Bank of Spain asks banks to monitor subsidized loans amid Ukraine crisis uncertainty

A woman walks past a branch of the Bank of Spain, during the coronavirus disease (COVID-19) outbreak, in the Andalusian capital of Seville, Spain, April 10, 2020. REUTERS/Marcelo del Pozo

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MADRID, March 29 (Reuters) – Spanish banks must carefully monitor the risks and a potential increase in bad debts on state-guaranteed loans made during the pandemic, as repayment freezes are lifted and the indirect impacts of the war in Ukraine are manifesting themselves in credit portfolios, the Bank said. of the Spanish vice-governor said on Tuesday.

“There are still many uncertainties around the economy, now fueled by the Ukraine crisis and so we need to be vigilant on the evolution of loans, especially now that the grace periods for loans guaranteed by the ICOs are going to start being lifted,” Deputy Governor Margarita Delgado said.

In 2020, the government approved up to 140 billion euros ($155.39 billion) of so-called ICO liquidity lines, where Spain guaranteed up to 80% of loans that were channeled through banks. small and medium-sized enterprises and the self-employed. .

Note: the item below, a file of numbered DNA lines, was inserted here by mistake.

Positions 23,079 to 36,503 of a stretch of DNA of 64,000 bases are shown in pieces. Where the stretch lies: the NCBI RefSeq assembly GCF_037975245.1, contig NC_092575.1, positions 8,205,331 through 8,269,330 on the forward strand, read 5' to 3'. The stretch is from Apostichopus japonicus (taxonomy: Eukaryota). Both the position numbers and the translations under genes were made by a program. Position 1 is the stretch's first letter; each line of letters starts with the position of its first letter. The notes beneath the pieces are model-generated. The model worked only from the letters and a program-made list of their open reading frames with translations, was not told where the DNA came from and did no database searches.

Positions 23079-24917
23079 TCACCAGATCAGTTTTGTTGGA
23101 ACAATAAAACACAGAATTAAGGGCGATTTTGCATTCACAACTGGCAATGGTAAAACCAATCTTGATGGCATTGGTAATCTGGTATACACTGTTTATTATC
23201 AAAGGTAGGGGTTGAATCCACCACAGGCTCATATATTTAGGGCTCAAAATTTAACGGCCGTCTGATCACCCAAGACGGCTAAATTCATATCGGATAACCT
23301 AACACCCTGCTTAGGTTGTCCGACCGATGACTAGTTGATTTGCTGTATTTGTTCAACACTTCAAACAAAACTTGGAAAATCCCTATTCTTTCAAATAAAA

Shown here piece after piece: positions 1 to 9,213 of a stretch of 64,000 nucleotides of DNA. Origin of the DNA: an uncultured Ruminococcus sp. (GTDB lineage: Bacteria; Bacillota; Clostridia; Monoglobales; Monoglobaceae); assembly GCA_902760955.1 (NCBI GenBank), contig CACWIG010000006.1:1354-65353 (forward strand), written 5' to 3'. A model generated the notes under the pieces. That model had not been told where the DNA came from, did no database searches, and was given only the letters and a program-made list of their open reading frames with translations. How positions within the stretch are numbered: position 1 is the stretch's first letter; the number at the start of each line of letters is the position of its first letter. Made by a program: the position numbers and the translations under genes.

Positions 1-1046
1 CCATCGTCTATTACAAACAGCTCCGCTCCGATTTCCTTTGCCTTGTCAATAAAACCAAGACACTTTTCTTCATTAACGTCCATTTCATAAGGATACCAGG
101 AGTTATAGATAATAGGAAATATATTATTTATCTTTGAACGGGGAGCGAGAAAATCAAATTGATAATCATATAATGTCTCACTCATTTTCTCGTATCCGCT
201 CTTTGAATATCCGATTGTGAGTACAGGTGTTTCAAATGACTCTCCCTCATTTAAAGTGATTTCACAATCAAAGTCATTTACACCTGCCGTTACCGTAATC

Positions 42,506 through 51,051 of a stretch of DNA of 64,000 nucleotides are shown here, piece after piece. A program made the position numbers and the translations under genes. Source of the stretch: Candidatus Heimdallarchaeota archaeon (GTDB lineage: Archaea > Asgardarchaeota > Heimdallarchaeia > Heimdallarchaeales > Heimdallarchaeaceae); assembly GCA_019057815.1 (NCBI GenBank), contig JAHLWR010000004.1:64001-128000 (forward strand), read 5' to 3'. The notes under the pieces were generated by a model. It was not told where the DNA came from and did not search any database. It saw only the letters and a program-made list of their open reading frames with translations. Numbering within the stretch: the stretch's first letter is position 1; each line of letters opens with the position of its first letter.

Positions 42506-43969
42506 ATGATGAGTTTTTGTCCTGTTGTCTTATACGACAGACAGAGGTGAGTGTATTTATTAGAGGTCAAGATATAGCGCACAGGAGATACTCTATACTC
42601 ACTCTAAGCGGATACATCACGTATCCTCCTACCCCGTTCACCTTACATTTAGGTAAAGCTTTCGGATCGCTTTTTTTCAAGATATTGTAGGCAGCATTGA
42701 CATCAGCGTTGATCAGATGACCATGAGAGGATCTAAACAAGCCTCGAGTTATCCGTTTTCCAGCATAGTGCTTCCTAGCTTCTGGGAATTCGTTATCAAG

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On Tuesday, the government approved a new €10 billion line of subsidized loans, with a 12-month repayment freeze, or so-called grace periods, where companies are required to pay only interest and not the principal of a loan. Read more

On existing COVID-19 loans, the government has generally extended maturities from eight to 10 years and automatically extended grace periods by six months.

Delgado said on Tuesday that she expects companies to start bearing the financial burden of loan repayments in the second quarter.

Regarding bad debts, Delgado said that in 2021, the volume of non-performing assets followed the downward trend of the past few years, “although at a much slower pace compared to what s was produced before the pandemic”.

In January, non-performing loans from Spanish banks stood at 4.32%, still far from their peak of 13.6% in December 2013.

Delgado said, however, that the growth of loans subject to special monitoring, or considered to be subject to increased credit risk, had been moderate in the last half of last year, “although it continues to grow at double digit rate.

($1 = 0.9010 euros)

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Reporting by Jesús Aguado; edited by John O’Donnell and William Maclean

Our standards: The Thomson Reuters Trust Principles.

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